The direction of this torque and the resulting gyro precession depend upon the direction of the radial flux produced by the precession coils and upon the direction of rotation of the gyro rotor.

It will be clear that by a proper correlation of these factors and the phasing of the amplifier 21, the above described system can be made to cause the gyroscope to.be precessed in a direction to restore correspondence between the gyro and compass headings, the net precession coil flux and the gyro precession rate falling to zero when correspondence is attained.

It will be noted that my improved torque motor arrangement, which utilizes magnetic fluxes, extending radially relative to the vertical gyro; axis, permits the use of precession magnets which are mounted; in a vertical position perpendicular to the gyro spin axis as distinguished from known previous arrangements in which they were required to be mounted horizontally in a direction parallel with the spin axis. This arrangement has the advantage that the vertical component of the earth's magnetic field is parallel: to the field produced by the precession magnets so that there is substantially no torque reaction therebetween tending to cause an erroneous precession of the gyroscope. Thus during polar flights when the instrument is used as a free gyro and the vertical component of the earth's field is strong, the accuracy of the instrument is not impaired. For other conditions of flight remote from the polar areas, the magnetic compass controls: the direction 0o of the gyro and the effect of the horizontal component of the earth's field on the precession magnets is of substantially no consequence.

It will also be noted that my improved torque motor construction makes possible- a relatively Swide spacing between the precession magnets and the rotating leveling magnet 23 and also between the precession magnet and the gyro rotor encased within the bearing frame 3. This relatively wide spacing, which was not possible with previously ic used horizontal precession magnets, prevents interaction between the fields produced by the precession magnets and the rotating leveling magnets, which interaction in previous arrangements was found considerably to increase the gyro starting time which was found to be disadvantageous especially in cases where all available motor starting torque was needed to start the rotor and bring it up to speed quickly during conditions of low temperature operation. Also, this isolated location of the precession magnets prevents- the fields produced thereby from causing eddy currents to be generated in the gyro rotor, which would tend to produce a drag torque on the rotor.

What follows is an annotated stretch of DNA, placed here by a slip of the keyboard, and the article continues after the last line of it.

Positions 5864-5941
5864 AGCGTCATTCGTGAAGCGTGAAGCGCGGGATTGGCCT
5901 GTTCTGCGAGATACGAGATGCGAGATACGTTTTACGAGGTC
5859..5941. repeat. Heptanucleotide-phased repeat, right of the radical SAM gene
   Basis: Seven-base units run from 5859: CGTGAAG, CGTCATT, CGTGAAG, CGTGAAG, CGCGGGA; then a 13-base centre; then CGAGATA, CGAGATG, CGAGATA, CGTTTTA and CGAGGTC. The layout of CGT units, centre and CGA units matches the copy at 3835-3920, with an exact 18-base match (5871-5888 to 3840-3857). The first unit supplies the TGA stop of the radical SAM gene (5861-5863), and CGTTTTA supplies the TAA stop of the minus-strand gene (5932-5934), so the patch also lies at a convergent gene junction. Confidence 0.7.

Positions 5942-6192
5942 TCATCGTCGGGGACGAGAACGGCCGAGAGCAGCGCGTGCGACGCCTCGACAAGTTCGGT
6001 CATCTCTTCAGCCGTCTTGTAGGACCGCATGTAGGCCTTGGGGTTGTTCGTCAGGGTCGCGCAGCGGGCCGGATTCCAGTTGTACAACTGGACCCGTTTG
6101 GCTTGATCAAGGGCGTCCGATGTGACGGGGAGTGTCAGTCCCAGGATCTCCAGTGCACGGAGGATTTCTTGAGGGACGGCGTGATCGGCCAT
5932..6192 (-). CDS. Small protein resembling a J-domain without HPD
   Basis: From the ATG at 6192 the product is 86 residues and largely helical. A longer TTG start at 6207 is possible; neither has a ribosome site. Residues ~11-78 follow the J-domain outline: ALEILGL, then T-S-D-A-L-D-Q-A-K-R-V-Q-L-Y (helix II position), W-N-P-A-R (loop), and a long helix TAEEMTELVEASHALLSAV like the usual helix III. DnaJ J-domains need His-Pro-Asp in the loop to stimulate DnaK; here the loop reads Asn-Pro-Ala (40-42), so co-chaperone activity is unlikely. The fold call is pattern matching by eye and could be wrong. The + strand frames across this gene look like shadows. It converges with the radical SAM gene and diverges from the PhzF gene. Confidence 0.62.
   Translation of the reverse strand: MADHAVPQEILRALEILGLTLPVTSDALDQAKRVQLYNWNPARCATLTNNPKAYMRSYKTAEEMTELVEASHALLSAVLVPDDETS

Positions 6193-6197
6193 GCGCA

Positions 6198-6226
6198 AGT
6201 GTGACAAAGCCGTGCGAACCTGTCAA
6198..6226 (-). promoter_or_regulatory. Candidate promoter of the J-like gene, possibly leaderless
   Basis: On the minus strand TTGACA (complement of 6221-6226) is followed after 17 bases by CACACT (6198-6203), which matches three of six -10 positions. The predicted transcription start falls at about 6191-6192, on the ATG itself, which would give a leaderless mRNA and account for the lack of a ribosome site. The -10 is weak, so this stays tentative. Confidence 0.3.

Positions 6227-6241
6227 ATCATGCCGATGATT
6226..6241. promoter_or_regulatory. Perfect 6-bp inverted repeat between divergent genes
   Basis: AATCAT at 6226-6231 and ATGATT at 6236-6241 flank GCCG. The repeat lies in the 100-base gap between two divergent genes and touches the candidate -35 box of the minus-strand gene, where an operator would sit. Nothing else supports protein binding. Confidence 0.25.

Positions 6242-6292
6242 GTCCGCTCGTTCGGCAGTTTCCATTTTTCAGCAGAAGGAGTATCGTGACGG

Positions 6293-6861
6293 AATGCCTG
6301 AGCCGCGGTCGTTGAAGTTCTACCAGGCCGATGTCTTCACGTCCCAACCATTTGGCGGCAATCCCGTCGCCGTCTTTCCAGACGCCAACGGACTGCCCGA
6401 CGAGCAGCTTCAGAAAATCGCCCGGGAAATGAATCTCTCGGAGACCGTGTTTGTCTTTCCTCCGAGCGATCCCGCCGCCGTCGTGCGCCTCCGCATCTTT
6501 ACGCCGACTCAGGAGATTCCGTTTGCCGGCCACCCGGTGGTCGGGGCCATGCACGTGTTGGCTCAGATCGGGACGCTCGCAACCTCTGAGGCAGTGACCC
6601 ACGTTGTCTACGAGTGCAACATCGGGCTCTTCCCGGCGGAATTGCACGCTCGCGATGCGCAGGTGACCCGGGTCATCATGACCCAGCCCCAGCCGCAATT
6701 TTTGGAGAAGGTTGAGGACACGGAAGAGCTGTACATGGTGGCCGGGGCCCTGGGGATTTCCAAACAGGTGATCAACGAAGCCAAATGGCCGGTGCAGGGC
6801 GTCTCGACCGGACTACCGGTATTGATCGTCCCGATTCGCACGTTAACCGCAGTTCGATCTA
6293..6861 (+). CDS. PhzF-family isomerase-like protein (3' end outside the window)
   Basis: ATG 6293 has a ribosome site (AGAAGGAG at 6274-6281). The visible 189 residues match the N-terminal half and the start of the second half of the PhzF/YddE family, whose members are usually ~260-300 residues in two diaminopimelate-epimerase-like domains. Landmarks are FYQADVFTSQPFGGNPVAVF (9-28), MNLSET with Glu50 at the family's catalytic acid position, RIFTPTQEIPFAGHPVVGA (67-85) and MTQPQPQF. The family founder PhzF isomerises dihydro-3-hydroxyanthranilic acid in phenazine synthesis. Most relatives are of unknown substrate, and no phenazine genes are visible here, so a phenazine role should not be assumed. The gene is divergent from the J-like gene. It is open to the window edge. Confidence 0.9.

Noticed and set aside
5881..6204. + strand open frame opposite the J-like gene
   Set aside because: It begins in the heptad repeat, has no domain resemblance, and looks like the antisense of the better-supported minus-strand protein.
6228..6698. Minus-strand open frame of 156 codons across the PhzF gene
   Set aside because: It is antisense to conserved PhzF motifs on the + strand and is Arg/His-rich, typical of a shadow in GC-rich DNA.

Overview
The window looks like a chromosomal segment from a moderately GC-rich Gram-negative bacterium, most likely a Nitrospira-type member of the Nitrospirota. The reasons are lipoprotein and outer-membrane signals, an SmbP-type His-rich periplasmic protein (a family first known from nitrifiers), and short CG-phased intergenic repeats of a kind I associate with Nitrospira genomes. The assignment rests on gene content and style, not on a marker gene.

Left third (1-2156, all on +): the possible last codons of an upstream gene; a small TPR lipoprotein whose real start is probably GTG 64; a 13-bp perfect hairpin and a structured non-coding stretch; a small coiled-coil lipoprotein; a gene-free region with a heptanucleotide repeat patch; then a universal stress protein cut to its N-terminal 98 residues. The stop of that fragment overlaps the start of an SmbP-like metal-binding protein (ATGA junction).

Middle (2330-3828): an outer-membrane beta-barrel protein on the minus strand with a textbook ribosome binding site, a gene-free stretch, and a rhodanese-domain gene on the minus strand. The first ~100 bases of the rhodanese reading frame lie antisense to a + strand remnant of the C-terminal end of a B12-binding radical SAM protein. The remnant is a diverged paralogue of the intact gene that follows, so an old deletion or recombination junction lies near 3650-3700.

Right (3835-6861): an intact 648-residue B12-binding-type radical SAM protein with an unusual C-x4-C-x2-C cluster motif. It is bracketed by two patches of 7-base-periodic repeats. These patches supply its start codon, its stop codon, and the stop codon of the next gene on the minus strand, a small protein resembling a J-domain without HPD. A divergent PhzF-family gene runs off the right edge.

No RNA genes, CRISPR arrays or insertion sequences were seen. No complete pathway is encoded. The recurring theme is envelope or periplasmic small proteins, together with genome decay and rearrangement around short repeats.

When the compass-controlled directional gyro system is used on aircraft, the indications provided by the compass are unreliable when the aircraft is in a substantially banked attitude, due to the fact that under this condition the compass magnets are thrown off because of the 00 disturbing action of the vertical component of the earth's magnetic field. During such times it is desirable that the correcting action of the compass on the gyroscope be cut off. With my improved torque motor construction, the gyro precession torque is, to a large extent, cut off automatically during conditions of banked flight thereby preventing erroneous precession of the gyroscope due to erroneous indications of the compass. This action may be best understood by reference to Figs. 7 and 8 of the drawing. When the aircraft is flying level, the leveling system- described above maintains the gyro spin axis and bearing frame in the horizontal position shown in Fig. 7. When the bearing frame is in this position, it will benoted that the magnetic fluxes produced by the precession magnets and the precession coils are approximately perpendicular so that precessing torque is obtained. However, when the aircraft is banked, the normally vertical gyro axis becomes inclined relative to the gyro spin axis due to the fact that the gyro tends to maintain its space direction. The leveling device tends to correct this condition, but its action is relatively slow so that the tipped condition of the gyro bearing frame shown in Fig. 8 occurs. Due to the fact that the flux produced by the precession coils tends to curve outwardly around the coils at a considerable distance from the center thereof, the flux of the precession coil and the precession magnets tends to become parallel as shown, resulting in zero precession torque. Thus the desired automatic torque-motor cut off during banked conditions of flight is obtained.